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New Zealand’s National Security System provides for a coordinated government response in which:

  • Risks are identified and managed;
  • The response is timely and appropriate;
  • National resources are applied effectively;
  • Adverse outcomes are minimised;
  • Multiple objectives are dealt with together;
  • Agencies’ activities are coordinated.

Managing national security risk and supporting the country’s resilience is complex and involves a wide range of government agencies.

New Zealand’s recent history is filled with examples of complex national security events that required all-of-government management. The Canterbury earthquakes, the response to the blackmail threat to poison infant formula and the Rena grounding are recent examples.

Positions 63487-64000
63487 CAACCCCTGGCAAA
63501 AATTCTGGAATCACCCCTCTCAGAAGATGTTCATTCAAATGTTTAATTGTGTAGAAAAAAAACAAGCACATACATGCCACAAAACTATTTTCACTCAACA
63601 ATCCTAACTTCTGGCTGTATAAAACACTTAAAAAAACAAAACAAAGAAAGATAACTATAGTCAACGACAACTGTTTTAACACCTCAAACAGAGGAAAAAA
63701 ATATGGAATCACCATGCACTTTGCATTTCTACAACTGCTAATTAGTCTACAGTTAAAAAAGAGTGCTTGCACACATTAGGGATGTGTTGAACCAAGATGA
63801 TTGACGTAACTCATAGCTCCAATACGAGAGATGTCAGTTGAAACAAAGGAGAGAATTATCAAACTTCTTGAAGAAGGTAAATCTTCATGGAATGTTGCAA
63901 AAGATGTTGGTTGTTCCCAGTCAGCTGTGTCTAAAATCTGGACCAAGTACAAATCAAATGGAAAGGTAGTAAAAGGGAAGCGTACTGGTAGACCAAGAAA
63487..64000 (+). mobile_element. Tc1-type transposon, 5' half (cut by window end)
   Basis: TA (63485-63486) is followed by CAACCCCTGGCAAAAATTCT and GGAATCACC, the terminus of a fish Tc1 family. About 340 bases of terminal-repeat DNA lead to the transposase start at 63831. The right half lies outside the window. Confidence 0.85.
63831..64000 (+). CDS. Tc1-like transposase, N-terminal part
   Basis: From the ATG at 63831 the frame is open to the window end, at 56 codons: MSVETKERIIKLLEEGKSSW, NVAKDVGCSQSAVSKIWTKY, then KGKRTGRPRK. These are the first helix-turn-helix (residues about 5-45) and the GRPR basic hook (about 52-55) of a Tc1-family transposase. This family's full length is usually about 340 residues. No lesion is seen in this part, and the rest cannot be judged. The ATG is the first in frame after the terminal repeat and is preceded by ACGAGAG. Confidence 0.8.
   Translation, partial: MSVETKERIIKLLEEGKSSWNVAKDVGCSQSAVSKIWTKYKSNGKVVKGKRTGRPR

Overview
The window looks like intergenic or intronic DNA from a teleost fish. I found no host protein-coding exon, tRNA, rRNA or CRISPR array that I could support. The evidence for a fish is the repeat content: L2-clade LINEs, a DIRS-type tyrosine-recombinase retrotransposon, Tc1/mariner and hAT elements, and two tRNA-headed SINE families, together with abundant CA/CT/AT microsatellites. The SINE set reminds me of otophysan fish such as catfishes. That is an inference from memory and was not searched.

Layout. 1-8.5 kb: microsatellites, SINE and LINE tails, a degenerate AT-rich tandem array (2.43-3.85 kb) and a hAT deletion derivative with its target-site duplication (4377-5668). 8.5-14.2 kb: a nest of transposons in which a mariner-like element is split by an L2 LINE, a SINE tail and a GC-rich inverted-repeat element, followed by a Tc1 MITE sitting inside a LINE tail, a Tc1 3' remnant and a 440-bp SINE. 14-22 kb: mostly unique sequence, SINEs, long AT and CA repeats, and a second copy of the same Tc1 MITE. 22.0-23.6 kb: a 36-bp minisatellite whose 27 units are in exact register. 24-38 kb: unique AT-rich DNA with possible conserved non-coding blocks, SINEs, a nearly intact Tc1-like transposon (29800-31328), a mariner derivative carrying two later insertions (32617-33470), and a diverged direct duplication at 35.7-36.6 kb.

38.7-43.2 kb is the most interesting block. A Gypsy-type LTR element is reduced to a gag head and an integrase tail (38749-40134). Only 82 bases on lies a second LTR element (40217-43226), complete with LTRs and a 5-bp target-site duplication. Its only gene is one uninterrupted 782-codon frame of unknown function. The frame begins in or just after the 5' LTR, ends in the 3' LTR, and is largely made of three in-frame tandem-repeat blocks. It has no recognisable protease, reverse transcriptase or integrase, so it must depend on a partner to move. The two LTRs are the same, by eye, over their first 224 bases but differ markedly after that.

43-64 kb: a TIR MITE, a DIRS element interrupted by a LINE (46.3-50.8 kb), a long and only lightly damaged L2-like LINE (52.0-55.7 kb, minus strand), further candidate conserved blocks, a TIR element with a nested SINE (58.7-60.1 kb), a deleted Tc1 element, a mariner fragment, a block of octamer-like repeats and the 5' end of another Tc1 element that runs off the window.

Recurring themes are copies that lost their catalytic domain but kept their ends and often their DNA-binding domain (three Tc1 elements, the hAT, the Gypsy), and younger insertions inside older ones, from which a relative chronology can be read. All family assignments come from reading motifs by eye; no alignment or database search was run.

New Zealand’s National Security System provides a mechanism for dealing with major crises or other situations requiring an all-of-government response.

Across New Zealand more generally, the system is able to facilitate the coordination of all sectoral, regional, and government capabilities where national planning or a national response is required. This approach helps to ensure that risks receive appropriate attention, the right capabilities are developed, and lessons are identified and learned from.

Local government, quasi-government agencies and the private sector also have increasingly important roles within national security. Effective high-level coordination of effort, particularly of our strategic direction and communication activity, is very important.

For more information download the National Security System Handbook (PDF, 1.11 MB)